COS 54-6 - Experimental evidence for year effects in restoration

Tuesday, August 8, 2017: 3:20 PM
C120-121, Oregon Convention Center
Anna M. Groves1,2 and Lars A. Brudvig1,3, (1)Plant Biology, Michigan State University, East Lansing, MI, (2)Ecology, Evolutionary Biology, & Behavior Program, Michigan State University, East Lansing, MI, (3)Program in Ecology, Evolutionary Biology and Behavior, Michigan State University, East Lansing, MI

Variation in outcomes of ecological restoration projects is commonplace, and at times these outcomes do not match practitioners’ goals. This mismatch suggests a gap in our ecological knowledge of how communities assemble: if we cannot successfully rebuild a plant community, we have yet to learn something about its assembly. A better understanding of how restored ecological communities assemble will thus inform both ecology and restoration. It is suspected that year effects— environmental conditions at the outset of a restoration project—may contribute to variation among restoration efforts. However, a lack of experimental tests limits scientific understanding of the mechanisms driving year effects and their long term impact. We conducted an experiment to evaluate year effects on assembling plant communities in tallgrass prairie restorations. We restored prairie at the same site and followed identical methods in three different years and, within each planting year, manipulated precipitation with rain-out shelters. Our past work shows that seedling establishment varied across years, simulated plating-year precipitation treatments, and years within precipitation treatments. We now ask how plant communities vary across planting years and precipitation treatments both in (1) the planting year and (2) in the second year after planting.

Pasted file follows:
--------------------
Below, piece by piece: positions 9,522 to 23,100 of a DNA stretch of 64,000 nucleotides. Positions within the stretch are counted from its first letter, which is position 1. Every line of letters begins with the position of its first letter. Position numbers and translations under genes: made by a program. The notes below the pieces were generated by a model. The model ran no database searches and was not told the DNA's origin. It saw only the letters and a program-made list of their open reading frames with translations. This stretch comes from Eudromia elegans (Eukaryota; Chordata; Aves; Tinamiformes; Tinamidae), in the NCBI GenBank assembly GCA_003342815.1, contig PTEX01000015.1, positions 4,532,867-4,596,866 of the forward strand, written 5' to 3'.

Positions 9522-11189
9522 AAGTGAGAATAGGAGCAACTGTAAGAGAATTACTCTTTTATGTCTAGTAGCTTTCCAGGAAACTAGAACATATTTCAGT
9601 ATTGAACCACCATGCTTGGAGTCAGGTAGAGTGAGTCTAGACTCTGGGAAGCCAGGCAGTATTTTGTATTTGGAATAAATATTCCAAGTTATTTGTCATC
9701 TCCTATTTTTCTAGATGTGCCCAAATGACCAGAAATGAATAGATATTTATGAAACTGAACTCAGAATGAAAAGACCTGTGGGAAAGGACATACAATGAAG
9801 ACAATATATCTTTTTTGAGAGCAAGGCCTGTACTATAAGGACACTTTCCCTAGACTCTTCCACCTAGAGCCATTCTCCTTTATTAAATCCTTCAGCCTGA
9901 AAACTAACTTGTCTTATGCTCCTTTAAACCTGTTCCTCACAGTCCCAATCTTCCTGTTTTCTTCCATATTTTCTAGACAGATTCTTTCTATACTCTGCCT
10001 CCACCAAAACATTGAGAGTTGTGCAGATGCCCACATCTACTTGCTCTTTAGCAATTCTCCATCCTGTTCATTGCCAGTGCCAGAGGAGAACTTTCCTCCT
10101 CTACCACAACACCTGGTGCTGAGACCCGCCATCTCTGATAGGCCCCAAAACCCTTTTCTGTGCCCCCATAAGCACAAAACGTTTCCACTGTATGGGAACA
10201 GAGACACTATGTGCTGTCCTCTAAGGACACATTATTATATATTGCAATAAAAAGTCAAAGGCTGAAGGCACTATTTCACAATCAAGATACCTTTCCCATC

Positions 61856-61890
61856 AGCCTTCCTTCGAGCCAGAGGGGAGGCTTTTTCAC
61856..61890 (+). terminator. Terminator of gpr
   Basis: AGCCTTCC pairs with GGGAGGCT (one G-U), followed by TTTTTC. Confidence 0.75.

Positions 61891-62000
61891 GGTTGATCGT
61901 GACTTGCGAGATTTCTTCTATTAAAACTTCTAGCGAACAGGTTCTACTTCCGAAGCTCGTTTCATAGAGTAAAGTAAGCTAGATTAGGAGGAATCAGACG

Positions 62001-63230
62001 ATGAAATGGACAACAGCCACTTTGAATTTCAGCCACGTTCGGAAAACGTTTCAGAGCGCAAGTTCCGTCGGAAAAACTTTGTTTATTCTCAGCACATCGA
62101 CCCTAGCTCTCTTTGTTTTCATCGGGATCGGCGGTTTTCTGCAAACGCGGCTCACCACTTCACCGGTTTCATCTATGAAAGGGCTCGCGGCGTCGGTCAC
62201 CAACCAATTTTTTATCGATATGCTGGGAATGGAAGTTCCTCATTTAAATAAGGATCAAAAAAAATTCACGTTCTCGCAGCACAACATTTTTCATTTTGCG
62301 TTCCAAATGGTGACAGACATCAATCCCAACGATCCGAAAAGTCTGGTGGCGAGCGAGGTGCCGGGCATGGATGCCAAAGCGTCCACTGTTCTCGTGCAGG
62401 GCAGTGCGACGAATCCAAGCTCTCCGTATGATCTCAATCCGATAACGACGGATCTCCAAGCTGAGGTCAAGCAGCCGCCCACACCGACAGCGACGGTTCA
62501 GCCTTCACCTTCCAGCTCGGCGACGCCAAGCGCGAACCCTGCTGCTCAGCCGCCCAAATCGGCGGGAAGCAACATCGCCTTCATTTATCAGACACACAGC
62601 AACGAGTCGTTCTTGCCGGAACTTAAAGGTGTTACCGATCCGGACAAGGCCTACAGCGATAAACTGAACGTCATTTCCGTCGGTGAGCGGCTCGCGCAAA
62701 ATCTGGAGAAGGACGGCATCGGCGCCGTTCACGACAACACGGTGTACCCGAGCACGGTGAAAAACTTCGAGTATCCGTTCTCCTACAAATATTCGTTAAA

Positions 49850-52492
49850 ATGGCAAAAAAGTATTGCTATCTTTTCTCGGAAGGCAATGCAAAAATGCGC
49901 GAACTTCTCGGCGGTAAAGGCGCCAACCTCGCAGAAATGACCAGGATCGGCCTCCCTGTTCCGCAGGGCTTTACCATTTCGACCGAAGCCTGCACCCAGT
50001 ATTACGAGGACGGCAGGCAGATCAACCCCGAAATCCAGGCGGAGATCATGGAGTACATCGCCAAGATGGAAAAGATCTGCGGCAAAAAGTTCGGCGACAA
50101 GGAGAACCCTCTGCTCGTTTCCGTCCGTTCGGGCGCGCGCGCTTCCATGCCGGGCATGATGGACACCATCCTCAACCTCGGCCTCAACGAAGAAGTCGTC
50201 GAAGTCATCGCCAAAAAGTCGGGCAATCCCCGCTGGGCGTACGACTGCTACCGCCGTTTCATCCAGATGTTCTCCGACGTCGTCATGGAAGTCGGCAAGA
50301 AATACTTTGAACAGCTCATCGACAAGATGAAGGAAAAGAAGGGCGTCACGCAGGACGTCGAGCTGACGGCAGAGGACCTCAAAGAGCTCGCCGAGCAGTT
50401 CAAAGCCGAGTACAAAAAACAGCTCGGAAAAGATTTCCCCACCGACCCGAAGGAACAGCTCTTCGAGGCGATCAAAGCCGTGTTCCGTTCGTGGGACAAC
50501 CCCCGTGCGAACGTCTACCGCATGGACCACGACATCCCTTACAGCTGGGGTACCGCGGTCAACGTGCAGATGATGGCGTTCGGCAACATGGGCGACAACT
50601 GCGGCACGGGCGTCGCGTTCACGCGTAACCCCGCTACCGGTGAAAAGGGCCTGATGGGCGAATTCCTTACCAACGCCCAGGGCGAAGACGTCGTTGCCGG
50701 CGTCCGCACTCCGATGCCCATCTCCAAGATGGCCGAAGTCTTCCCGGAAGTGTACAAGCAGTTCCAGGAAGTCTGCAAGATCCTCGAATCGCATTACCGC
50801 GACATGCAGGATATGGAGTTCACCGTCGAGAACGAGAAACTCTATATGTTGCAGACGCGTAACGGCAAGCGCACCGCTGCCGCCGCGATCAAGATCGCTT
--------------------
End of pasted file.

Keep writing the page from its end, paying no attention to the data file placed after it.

Plant communities in the planting year were significantly different across watering treatments (R2=0.08, p<0.001) and planting years (R2=0.20, p<0.001). However, in the second year following restoration, as the prairies developed, there was no longer a significant difference between communities that had been planted in different years (R2=0.15, p=0.13) or under different watering treatments (R2=0.06, p=0.07). Total sown forb abundance, a metric of restoration success, also differed across planting years initially but converged in the second year. The year after good planting conditions (i.e. in plots with high forb establishment), the number of sown forbs decreased 25%; and the year after poor planting conditions (i.e. plots with low forb establishment, e.g. after drought treatment), the number of sown forbs increased 57% but did not recover to non-drought levels. We conclude that inter-annual variation in both precipitation and some non-precipitation factor(s) are important drivers of year effects; however, these effects already begin to dampen by the second year. This suggests that the common assumption that planting year conditions may lead to variable restoration success is not necessarily true; however, further research is needed to address how planting year conditions alter the success of restoration projects over longer time scales and across various site conditions (e.g. soil moisture).